United States military forces have been taken a very high-profile role in the development of both the Iraqi and Afghan legal systems for several years, yet there remains to date no coherent account of why or when U.S. forces should be involved in foreign nations’ legal systems or what doing so entails. The problems presented by having the U.S. military involved in these rule of law programs is distinct from the larger concern over cultural imperialism in international legal development more generally (although those broader concerns certainly apply to this more specific case). Rather, the specific question this chapter addresses regards the implications of having U.S. military forces involved in rule of law development.

The Iraqi and Afghan examples – extreme as they are in both scope and scale – are valuable sources of instruction, and so much of my focus is on military involvement as part of military interventions. These examples tend to obscure an aspect of U.S. development policy that is critical to understanding the U.S. military’s role in rule of law development: Much of the U.S. military’s work in foreign legal development occurs not in the context of military interventions but (less controversially) as part of normalized foreign relations with other countries – particularly developing countries – as part of broader “security assistance” relationships.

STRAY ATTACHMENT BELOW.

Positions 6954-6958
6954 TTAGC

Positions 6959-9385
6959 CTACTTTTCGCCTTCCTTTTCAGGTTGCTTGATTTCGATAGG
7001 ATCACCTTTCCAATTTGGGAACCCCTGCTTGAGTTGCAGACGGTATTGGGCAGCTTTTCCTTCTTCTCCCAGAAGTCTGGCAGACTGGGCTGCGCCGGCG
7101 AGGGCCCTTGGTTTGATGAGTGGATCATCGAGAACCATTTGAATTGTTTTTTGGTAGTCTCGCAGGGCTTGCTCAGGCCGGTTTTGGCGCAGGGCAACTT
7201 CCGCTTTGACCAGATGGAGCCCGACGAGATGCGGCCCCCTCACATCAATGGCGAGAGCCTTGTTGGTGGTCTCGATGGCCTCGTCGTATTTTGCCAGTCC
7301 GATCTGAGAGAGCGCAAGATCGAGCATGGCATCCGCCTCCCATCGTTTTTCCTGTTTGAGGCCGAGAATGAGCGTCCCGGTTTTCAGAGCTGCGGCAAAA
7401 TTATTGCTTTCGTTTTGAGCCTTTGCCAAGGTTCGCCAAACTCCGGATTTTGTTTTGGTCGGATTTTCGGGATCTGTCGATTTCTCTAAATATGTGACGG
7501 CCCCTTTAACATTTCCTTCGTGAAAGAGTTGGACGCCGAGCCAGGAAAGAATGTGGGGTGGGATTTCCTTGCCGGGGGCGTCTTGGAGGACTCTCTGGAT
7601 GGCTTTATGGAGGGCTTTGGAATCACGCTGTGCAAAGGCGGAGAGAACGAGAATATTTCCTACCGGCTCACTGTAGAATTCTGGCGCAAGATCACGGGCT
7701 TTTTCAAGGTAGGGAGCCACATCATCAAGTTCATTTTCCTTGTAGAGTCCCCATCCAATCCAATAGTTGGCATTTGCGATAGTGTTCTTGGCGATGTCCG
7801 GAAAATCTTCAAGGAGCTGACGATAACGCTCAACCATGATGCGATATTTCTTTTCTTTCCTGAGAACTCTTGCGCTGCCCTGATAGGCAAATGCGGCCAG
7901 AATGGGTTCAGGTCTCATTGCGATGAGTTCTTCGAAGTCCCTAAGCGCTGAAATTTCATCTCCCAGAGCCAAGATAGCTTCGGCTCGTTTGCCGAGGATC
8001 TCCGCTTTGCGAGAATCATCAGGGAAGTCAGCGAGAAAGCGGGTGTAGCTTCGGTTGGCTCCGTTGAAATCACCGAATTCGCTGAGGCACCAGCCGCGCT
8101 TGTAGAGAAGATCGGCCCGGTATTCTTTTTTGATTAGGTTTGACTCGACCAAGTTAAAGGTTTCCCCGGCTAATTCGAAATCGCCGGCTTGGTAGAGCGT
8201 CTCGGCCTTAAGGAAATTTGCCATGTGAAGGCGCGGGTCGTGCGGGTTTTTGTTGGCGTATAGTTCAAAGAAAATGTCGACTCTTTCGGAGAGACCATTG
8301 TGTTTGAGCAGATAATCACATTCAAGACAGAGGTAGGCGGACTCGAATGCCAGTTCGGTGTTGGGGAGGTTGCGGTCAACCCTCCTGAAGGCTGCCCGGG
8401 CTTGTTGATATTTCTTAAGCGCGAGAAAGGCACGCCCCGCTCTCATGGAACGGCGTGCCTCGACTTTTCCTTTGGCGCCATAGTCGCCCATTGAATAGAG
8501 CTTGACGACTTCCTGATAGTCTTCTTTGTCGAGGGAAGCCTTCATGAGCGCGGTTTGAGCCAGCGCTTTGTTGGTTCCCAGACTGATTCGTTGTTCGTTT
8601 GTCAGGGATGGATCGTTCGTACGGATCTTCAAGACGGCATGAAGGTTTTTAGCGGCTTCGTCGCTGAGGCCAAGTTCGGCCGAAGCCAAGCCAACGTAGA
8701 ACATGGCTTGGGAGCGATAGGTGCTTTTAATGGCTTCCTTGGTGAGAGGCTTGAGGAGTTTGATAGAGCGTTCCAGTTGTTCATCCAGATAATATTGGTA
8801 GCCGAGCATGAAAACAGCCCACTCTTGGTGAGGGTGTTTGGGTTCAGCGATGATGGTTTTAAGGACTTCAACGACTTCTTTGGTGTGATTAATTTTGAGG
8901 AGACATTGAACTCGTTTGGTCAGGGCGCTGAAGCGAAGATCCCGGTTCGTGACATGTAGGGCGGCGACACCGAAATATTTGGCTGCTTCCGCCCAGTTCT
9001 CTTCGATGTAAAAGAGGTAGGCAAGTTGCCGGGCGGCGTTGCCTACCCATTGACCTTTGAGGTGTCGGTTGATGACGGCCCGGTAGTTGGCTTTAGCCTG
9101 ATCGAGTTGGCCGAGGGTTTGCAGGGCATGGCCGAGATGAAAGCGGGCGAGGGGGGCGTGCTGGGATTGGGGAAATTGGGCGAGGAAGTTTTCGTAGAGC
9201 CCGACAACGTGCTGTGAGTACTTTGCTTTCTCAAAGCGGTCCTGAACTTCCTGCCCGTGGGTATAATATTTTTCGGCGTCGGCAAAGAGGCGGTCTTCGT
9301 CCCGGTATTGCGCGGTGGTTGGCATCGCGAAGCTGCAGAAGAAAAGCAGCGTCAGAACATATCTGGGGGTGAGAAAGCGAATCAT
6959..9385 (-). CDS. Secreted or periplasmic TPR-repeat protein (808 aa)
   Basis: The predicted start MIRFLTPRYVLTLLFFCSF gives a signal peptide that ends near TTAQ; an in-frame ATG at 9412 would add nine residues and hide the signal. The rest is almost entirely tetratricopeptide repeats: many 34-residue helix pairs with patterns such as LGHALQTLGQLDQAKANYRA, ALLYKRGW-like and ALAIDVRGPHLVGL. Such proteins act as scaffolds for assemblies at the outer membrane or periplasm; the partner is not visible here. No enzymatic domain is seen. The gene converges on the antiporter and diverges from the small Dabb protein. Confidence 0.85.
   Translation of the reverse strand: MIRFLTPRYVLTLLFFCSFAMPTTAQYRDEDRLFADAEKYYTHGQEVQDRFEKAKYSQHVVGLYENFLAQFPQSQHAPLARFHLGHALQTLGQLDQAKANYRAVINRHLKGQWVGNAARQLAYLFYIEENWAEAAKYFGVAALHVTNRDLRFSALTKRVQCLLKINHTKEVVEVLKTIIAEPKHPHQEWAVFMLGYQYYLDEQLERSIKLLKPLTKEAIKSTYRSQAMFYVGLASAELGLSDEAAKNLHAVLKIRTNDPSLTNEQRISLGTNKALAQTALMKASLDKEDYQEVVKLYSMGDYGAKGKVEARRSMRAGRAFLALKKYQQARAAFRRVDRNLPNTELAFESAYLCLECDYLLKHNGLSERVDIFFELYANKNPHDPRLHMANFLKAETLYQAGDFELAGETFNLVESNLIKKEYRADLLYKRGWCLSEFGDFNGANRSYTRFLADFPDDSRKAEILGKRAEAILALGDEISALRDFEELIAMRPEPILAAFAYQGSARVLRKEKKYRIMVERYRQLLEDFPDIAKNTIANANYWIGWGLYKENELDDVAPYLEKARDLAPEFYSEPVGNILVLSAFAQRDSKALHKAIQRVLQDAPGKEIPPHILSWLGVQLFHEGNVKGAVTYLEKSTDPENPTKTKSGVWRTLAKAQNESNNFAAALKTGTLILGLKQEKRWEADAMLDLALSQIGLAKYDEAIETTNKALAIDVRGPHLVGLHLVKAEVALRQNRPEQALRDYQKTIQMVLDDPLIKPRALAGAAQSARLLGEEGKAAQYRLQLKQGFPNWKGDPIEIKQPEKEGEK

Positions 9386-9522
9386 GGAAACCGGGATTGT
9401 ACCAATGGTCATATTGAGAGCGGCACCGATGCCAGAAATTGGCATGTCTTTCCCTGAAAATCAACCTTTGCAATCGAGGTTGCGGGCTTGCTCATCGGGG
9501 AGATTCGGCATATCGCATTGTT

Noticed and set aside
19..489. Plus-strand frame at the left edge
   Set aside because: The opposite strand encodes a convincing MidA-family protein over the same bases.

The comparison of theory to reality reveals that how the military can and should engage in rule of law development is necessarily contextual. That recognition goes a long way toward explaining how U.S. rule of law development efforts have actually been conducted during the Iraq and Afghanistan conflicts and further suggests the need to develop an institutionalized capacity within the U.S. military to conduct rule of law development, both as part of large-scale interventions and in normalized, small-scale security assistance relationships. Moreover, there is a clear relationship between small-scale rule of law development in the security assistance context and building the ability of the U.S. military to conduct large-scale development efforts in the context of intervention.


Thomas B. Nachbar, The U.S. Military’s Role in Rule of Law Development, in Promoting the Rule of Law: A Practitioner’s Guide to Key Issues and Developments, American Bar Association Section of international Law, 143–160 (2013).